Saturday, 7 June 2014

It's The People, Stupid

The Cumberland Hotel on Day 1 of #aapcon14 (Peter Johnson)
I should be sleeping. Or at least dozing. I'm on my way back to the post-industrial north having spent two utterly fantastic days at the All About People conference in sunny (and it actually was) Bournemouth.

I'm tired, but in a good way. The reason I can't sleep is that my mind is buzzing with the ideas, opinions, conversations and discussions that I was privileged to be party to. My standard operating mode is healthy skepticism, and I of course carried a huge wad through the door of the Cumberland Hotel. However, while I applied that skepticism wherever I felt it warranted, I was soon overwhelmed by the passion displayed by everyone in the room for improving the lives of workers, and therefore organisations.

Some were making their living from this passion, and the variety of ways in which they did so was remarkable. We were given great advice from a nutritionist (what you eat affects your performance at work), and an exercise guru who warmed us up on Friday morning with a spot of gentle t'ai chi (same principle: better health means being better at work). At the very start of the conference the collective ice was shattered to smithereens by the amazing Kamala from Chirp who had us all partaking in a group sing session. This put us in a frame of mind in which we'd be responsive to sharing and communication.

We also heard speakers from two progressive enterprises: Mind Candy (the Moshi Monsters people) and The Chemistry Group who described ways in which they sought to put people first in their respective organisations. We were treated to a creativity seminar courtesy of The Ideas Centre, as well as a fun session about employee engagement delivered by the wonderful people from H and H agency. There was also a thought-provoking anarchist who urged us not only to make organisations #MoreLikePeople, but more like nice people. Finally a Microsoft employee and co-creator of the #responsiveorg thing spoke to us about the coming changes in organisational thinking.

On paper some - or much - of this might sound a bit wishy washy to the hard-nosed business types out there. You know, those of you who are insanely busy with the day-to-day. But if I was sure about the people thing prior to the conference, I left with an even greater conviction that things are changing rapidly. From start-ups to behemoths, the numbers of those who are recognising the need for adaptive and responsive organisations in this, the complexity century, are increasing in an encouraging way.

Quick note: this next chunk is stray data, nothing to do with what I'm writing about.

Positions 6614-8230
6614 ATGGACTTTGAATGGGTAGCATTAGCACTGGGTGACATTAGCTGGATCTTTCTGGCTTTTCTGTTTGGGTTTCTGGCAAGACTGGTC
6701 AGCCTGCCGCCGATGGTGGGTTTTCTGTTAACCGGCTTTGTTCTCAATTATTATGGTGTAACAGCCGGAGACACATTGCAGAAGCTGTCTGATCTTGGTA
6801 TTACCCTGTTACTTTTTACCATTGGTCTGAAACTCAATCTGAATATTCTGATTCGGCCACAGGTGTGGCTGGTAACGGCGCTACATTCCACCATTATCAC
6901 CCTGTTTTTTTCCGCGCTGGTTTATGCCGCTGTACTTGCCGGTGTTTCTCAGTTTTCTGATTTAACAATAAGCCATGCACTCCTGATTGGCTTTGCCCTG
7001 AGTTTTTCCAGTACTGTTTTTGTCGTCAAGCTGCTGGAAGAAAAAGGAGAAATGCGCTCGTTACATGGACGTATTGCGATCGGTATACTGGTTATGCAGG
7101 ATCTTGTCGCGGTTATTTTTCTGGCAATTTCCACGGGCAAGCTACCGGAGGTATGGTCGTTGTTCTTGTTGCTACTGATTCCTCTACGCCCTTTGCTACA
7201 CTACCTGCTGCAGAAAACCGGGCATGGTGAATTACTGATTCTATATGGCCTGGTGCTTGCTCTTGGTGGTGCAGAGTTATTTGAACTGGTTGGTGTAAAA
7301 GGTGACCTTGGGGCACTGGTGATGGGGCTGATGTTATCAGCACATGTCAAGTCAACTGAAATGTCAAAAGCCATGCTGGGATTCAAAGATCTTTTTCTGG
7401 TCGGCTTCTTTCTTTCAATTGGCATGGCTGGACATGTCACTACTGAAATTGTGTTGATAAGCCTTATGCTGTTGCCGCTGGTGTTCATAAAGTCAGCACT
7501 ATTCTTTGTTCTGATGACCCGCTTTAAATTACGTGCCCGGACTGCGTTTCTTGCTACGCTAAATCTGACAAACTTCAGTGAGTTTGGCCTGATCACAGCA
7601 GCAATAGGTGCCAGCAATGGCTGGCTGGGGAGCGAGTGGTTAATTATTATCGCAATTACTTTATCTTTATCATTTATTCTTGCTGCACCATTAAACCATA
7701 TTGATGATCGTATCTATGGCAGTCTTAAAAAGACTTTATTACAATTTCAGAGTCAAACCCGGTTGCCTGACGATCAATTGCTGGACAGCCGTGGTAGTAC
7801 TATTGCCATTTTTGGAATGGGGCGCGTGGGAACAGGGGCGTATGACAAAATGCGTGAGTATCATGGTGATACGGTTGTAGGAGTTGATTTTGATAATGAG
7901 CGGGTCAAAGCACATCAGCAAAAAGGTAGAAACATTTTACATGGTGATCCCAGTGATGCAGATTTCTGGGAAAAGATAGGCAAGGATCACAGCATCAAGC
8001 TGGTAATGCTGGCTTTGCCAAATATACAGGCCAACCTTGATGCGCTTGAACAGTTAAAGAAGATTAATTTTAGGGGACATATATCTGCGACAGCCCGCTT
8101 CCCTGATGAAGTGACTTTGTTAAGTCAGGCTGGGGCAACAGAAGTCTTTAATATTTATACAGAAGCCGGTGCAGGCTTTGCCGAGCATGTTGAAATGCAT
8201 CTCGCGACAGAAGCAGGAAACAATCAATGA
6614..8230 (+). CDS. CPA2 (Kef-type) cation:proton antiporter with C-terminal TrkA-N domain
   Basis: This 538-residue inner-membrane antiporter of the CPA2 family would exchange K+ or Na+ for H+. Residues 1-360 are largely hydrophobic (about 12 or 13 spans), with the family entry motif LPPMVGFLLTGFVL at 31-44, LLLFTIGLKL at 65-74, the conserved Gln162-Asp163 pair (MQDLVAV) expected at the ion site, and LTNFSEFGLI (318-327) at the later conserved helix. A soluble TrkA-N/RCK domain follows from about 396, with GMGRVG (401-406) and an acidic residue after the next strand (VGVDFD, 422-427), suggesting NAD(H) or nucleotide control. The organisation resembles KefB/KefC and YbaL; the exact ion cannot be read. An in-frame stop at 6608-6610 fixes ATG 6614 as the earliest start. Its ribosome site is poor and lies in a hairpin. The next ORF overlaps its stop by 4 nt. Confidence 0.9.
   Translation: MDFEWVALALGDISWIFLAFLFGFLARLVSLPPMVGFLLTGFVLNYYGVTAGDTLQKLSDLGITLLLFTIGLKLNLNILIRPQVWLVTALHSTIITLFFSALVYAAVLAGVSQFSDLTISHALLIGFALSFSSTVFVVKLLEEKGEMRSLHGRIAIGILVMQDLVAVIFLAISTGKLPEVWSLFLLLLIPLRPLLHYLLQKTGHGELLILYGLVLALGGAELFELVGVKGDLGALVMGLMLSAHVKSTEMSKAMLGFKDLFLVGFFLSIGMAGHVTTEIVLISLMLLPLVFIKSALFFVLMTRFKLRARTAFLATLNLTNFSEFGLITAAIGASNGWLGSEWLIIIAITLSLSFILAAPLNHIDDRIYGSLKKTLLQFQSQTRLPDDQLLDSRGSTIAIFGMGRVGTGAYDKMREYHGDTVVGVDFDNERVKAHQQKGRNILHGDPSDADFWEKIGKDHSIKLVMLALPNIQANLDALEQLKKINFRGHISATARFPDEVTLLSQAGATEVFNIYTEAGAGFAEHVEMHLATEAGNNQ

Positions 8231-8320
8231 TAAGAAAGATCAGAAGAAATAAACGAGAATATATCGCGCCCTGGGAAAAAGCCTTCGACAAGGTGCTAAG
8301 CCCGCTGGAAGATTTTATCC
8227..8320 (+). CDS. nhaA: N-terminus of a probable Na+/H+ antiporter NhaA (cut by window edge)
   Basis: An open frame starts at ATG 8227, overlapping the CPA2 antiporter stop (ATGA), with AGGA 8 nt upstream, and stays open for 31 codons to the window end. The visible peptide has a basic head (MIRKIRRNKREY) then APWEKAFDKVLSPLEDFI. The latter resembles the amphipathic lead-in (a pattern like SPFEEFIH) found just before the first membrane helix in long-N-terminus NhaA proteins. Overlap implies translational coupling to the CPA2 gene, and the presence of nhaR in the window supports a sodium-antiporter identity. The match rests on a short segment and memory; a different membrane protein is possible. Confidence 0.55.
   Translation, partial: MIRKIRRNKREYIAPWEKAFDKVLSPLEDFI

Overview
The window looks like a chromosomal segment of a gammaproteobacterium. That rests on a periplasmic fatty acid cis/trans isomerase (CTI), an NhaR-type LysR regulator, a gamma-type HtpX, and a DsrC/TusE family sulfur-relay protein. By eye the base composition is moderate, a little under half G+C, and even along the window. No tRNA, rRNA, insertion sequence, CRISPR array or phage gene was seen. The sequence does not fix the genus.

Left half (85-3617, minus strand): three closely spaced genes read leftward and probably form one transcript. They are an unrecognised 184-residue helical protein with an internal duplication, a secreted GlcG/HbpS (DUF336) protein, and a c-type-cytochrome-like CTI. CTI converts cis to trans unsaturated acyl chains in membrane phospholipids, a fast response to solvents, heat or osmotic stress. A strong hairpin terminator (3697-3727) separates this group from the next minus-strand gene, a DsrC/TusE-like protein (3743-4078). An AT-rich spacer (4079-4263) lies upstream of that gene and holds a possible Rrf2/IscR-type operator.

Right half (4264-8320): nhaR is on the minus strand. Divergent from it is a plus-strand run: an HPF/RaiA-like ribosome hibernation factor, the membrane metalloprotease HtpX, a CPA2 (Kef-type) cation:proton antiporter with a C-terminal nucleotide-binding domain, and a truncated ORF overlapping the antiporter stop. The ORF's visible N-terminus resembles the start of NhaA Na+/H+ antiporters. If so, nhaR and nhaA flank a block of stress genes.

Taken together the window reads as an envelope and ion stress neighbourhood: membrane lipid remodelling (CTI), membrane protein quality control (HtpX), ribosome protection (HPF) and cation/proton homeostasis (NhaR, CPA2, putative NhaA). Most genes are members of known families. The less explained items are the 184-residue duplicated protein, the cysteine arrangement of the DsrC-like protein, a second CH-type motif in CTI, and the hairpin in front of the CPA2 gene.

Here then, is an opportunity. If the hypothesis is correct and we are on the cusp of such a sea change, there will be the potential for new forms of work as well as new companies in this brave new tomorrow. I am old enough (i.e. ancient) to remember the similar discussions about what was then called 'datacomms' (networking and internetworking of computers) in the mid-1980s. The 1990s and 2000s were decades of enormous change driven by that technology. The late 2010s and 2020s might just be driven by people-centric, complexity understandings.

Anyway I was incredibly pleased to have the opportunity of contributing to the conversation at the conference, as well as presenting to a non-ITSM audience for a change. However, some of the big takeaways that are keeping me from sleep on the 12:45 Bournemouth to Manchester Cross-Country service are related to ITSM. We give lip service ad nauseum to people (process and technology). But we do absolutely nothing about it. We talk about people as if they are computers. Why no nutritionists? Why no health & fitness? Why are we afraid to talk about the human things; about the stuff that matters to people when the 'workface' finally comes off at the end of the day, but yet which influence the things that staff do between 9 and 5. There were no (other) ITSM people at #aapcon14. There are no real 'people zones' at the numerous ITSM conferences around the world - just glib and superficial content in this regard, and we think that this will do.

Is this why service desks (and other business facing IT functions) are often regarded as less-than-valuable and not always helpful in this era of continuous and exponential change? The paradigm of work is moving from the mechanistic and systemic to something more fluid, complex and human. Heck, even Microsoft are recognising this. Something needs to be done to jolt our sector into this realisation too. Soon.

Watch this space.

With very many thanks to @AndySwann who organised #aapcon14, and Liam Barrington-Bush who made it possible for me to be there. Also, a mini-shout out to all the other inspirational folks that I met including (but not limited to): Steve (recruiter), Rich (developer) and Michael (financier). 

See some of you ITSM folks at #aapcon15 next year?

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